let go of the stones in the wall and took a step out into the wild grass. It was sparse, easy to get through. He took a few more steps, and the world in front of him slowly became a little clearer.

He could see the juniper bushes taking shape beyond the grass, and walked toward them.

The ground was soft and any sound was muted; his footsteps were nothing more than a faint rustling in the grass. Even when he tried jumping with both feet together, or stamping his feet really hard, all that could be heard was a slight thud, and when he lifted his feet the grass sprang up and all trace of his footsteps quickly disappeared.

He covered several yards like this: Hop, thud. Hop, thud.

When the boy left the meadow and reached the tall juniper bushes, he stopped jumping with both feet together. He breathed out, inhaled the cool air, and looked around.

While he had been hopping across the grass, the fog that had been drifting ahead of him had crept silently around, and was now behind him. The stone wall on the other side of the meadow had become indistinct, and the dark brown cottage had completely disappeared.

For a moment the boy considered turning around, walking back across the meadow, and climbing over the wall again. He had no watch and precise times meant nothing to him, but the sky above his head was dark gray now, and the air around him had grown much colder. He knew the day was drawing to a close, and the night would soon come.

He’d just go a little bit further over the soft ground. After all, he knew where he was; the cottage where his grandmother lay sleeping was behind him, even if he couldn’t see it anymore. He kept walking toward the hazy wall of fog which could be seen but not touched, and which slid just a little bit further away from him all the time, in a magical way, as if it were playing with him.

The boy stopped. He was holding his breath.

Everything was silent and nothing was moving, but suddenly the boy had the feeling that he wasn’t alone.

Had he heard a noise in the fog?

He turned around. Now he could no longer see the wall or the meadow; he could see only grass and juniper bushes behind him.

The bushes were all around him, motionless, and he knew they weren’t alivenot alive in the way that he wasbut he still couldn’t help thinking about how big they were. They were black, silent figures surrounding him, perhaps moving closer to him when he wasn’t looking.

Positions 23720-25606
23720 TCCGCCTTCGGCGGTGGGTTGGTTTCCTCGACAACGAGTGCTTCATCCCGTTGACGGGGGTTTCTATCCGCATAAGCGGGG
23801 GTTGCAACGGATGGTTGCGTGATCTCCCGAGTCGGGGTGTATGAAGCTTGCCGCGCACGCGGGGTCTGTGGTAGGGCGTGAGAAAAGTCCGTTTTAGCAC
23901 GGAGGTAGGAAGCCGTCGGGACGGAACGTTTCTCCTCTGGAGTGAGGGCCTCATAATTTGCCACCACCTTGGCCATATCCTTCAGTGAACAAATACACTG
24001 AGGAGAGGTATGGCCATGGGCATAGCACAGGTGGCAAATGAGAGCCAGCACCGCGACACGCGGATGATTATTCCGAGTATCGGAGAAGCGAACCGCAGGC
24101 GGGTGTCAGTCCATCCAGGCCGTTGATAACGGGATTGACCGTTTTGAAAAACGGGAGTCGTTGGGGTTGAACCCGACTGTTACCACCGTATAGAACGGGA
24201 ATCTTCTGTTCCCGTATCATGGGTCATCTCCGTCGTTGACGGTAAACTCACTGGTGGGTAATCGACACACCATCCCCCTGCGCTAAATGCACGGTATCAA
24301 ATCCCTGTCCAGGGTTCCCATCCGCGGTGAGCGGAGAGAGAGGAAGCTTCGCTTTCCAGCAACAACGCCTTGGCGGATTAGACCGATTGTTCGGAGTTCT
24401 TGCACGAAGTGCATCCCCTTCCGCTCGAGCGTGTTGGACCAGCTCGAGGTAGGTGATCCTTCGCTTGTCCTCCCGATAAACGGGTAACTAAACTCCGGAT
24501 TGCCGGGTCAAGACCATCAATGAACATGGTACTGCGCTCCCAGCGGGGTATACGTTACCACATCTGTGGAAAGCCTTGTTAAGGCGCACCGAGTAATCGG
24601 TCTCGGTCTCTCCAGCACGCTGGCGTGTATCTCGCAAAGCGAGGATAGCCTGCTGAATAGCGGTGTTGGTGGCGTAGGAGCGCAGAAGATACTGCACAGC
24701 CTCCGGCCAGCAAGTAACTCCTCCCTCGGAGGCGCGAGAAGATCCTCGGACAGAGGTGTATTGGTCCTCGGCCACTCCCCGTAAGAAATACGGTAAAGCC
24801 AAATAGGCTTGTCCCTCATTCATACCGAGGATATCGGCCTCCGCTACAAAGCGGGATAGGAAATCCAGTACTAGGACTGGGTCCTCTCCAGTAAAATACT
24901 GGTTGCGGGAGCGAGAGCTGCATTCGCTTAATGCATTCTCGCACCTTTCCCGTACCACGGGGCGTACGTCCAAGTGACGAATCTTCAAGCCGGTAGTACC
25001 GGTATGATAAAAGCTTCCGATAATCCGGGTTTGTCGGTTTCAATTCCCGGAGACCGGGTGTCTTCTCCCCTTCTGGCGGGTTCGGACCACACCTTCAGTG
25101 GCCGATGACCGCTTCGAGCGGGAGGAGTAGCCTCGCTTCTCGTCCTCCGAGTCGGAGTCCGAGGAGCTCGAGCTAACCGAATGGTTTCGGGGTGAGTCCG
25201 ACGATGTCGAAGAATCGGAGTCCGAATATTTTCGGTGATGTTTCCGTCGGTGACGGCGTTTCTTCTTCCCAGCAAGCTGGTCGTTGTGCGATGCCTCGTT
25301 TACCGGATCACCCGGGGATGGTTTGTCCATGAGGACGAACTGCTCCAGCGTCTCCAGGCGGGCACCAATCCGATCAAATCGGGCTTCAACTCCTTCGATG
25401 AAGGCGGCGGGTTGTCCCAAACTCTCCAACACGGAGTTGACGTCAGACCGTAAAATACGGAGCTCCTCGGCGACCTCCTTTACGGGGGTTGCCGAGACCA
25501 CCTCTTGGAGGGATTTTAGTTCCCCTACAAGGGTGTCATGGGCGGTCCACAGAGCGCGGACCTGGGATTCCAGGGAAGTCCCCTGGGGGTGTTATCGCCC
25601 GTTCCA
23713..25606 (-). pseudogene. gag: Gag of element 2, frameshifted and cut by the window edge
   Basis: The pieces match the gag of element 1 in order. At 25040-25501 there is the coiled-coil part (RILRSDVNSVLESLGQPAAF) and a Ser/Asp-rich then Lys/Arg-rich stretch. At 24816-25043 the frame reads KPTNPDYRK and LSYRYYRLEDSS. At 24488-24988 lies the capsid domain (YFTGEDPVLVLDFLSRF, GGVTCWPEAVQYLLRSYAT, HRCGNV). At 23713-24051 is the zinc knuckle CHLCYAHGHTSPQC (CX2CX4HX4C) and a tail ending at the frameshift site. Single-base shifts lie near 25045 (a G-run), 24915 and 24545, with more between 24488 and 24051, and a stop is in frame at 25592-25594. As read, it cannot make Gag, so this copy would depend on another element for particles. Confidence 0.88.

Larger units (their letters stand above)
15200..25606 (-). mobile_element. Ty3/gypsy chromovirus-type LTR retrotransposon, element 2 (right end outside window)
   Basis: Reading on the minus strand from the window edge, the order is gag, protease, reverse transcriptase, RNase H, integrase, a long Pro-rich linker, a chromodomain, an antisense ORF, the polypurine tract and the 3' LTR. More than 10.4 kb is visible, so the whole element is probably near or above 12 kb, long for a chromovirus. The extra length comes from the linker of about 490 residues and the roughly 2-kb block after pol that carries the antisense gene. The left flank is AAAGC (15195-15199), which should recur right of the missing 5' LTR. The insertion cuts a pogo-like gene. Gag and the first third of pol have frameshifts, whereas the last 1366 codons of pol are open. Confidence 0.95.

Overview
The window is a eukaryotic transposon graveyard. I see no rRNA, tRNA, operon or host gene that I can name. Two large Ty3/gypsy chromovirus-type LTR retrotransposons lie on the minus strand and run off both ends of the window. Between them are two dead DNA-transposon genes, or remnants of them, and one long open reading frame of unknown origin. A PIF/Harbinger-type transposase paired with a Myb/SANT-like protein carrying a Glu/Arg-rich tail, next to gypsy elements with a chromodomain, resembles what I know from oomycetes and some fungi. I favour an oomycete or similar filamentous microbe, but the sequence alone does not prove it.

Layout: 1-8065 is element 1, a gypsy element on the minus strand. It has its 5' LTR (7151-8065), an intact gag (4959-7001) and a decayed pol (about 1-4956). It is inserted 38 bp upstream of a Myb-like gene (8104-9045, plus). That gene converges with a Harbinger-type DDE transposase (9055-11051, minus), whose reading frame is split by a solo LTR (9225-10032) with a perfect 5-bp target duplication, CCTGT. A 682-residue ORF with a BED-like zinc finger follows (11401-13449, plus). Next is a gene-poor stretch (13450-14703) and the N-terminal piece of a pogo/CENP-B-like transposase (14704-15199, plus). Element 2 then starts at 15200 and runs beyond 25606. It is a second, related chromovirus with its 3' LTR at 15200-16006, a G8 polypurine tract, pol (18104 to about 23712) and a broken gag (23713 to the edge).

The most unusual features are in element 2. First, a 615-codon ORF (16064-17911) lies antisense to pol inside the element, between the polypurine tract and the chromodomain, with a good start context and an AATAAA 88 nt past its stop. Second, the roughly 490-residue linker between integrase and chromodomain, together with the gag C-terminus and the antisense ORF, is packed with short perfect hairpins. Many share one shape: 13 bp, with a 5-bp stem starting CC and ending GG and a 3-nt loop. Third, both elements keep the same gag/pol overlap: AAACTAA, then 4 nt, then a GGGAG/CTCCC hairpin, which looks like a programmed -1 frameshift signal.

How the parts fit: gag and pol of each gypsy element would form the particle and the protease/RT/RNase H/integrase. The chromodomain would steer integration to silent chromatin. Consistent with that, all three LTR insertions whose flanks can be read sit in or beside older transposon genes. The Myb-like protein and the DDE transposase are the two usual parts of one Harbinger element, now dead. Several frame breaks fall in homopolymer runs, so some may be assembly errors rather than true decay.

He turned again, and saw more juniper bushes. Juniper bushes and fog.

He no longer knew in which direction the cottage lay, but fear and loneliness made him keep moving forward. He clenched his fists and ran across the grass; he wanted to find the stone wall and the garden behind it, but all he could see was grass and bushes.

In the end he couldn’t even see that much; the world was blurred by his tears.

The boy stopped, took a deep breath, and the tears stopped flowing. He could see more juniper bushes in the fog, but one of them had two thick trunksand suddenly the boy realized it was moving.

It was a person.

A man.

The man came forward out of the gray fog and stopped just a few short steps away. He was tall and broadshouldered; he was dressed in dark clothes, and he had seen the boy. He stood there in the grass, heavy boots on his feet, looking down at the boy. His black cap was pulled down over his forehead and he looked old, but not as old as the boy’s grandfather.

The boy stood still. He didn’t know the man, and you had to be careful of strangers, his mummy had said. But at least he wasn’t alone in the fog with the juniper bushes anymore. He could always turn around and run if the man wasn’t nice.

“Hello there,” said the man in a deep voice. He was breathing heavily, as if he’d just walked a long way in the fog, or as if he’d been running fast.

The boy didn’t reply.

The man turned his head quickly and looked around. Then he looked at the boy again, without smiling, and asked quietly: “Are you on your own?”

The boy nodded silently.

“Are you lost?”

“I think so,” said the boy.

“It’s all right… I can find my way anywhere out here on the alvar.” The man took a step closer. “What’s your name?”

 

“Jens,” said the boy.

“Jens what?”

“Jens Davidsson.”

“Good,” said the man. He hesitated, then added, “My name’s Nils.”

“Nils what?” asked Jens.